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The Process of Foreseeing: A Case Study of National Security Strategy Development Open Access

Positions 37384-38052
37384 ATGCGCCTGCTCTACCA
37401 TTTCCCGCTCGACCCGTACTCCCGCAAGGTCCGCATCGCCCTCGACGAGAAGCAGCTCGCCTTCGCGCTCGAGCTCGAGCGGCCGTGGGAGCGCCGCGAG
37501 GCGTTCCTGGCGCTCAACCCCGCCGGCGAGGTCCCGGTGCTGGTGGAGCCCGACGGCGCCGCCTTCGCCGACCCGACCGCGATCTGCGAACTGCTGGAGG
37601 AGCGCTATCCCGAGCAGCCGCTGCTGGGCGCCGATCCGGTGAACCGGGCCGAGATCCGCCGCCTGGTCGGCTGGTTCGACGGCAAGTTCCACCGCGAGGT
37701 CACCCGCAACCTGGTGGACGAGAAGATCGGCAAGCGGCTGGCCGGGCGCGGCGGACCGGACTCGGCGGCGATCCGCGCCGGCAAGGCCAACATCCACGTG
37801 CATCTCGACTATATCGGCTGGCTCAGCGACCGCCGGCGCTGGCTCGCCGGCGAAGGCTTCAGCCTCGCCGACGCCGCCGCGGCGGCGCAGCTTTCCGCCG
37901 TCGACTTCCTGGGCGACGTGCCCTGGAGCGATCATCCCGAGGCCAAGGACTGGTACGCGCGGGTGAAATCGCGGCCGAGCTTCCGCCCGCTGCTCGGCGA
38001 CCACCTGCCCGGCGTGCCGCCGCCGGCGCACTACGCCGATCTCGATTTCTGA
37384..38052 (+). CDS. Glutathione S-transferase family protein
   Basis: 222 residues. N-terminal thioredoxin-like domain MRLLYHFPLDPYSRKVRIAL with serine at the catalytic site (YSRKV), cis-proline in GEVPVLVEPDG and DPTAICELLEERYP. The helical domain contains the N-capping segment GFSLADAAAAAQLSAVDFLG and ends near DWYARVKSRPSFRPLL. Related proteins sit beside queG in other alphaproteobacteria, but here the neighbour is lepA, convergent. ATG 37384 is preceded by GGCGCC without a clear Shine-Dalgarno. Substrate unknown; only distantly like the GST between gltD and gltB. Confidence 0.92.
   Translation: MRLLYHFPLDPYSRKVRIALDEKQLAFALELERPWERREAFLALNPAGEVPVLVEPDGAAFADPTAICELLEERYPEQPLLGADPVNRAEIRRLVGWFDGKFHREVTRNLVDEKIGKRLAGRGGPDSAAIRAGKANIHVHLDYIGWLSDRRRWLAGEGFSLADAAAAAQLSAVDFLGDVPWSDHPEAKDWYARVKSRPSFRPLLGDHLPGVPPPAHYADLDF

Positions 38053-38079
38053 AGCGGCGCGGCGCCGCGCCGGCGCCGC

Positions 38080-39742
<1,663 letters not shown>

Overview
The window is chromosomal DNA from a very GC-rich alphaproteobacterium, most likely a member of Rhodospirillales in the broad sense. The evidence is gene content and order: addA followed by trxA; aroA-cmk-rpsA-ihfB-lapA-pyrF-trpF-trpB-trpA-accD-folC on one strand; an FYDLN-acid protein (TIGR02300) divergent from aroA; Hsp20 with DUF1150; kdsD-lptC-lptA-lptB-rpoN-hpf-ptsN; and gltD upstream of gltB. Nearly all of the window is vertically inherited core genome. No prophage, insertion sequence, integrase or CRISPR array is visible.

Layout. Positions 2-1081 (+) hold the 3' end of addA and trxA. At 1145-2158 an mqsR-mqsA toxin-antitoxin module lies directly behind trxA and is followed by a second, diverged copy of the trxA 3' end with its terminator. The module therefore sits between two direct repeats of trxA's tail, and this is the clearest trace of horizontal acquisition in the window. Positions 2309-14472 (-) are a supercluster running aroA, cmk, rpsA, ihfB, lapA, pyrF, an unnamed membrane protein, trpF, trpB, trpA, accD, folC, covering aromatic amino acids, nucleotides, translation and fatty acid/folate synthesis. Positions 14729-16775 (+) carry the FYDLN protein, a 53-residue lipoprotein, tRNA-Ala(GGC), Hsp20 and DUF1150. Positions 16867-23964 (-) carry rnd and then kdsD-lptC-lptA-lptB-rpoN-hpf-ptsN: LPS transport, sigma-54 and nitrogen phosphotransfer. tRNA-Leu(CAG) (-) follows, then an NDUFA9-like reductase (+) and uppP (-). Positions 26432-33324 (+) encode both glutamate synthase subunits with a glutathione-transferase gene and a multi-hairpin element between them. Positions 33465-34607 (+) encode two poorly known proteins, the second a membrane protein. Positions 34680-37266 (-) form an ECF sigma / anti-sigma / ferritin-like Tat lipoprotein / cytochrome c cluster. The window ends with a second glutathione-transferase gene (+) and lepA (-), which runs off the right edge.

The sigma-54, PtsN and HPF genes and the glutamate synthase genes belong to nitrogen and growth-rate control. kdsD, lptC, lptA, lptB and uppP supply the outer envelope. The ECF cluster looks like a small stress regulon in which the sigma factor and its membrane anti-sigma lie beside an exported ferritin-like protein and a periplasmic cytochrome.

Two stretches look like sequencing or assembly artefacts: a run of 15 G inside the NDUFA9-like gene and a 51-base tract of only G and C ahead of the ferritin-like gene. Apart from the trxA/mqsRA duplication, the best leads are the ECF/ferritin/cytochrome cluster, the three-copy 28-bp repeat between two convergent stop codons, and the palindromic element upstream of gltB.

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The Process of Foreseeing:A Case Study of National Security Strategy Development Problem. As demonstrated by strategic miscalculations since World War II, national security and military strategy development often do not integrate understanding of a range of possible future conditions in the national security environment. Scholarly research lacks examination of the role foreseeing plays in strategy development in the national security, or military, context. Foreseeing as a cognitive process, to include its application in sectors other than the national security establishment, is a much-discussed but not empirically researched topic within the strategy and management fields. Research question. This study addressed one primary research question: How does the process of foreseeing possible future conditions inform development of national security strategy? Method. This research was a case study of foreseeing, viewed as it occurred within the organizational strategy development process initiated by the commanding officer of a large U.S. military organization and key senior members of his staff. The researcher conducted interviews of the commander and his staff, observed a strategy review session, and reviewed working documents and published strategy documents produced by the organization. Conclusions. The study resulted in three conclusions. The first and most fundamental conclusion was that foreseeing was observed in this case of strategy development through eight properties that describe the foreseeing process, and they were dynamically interrelated to generate enactive inputs to strategic decision making. Next, the data clearly illustrated that foreseeing was shaped by several factors, including individual characteristics of the participants, external environmental conditions, and internal aspects of the organization that impacted the organization’s strategic resource allocation decisions. Finally, foreseeing and sensemaking, as described by Dr. Karl Weick and his colleagues over several years, are inextricably linked as distinct but complementary processes; foreseeing is sensemaking forward.

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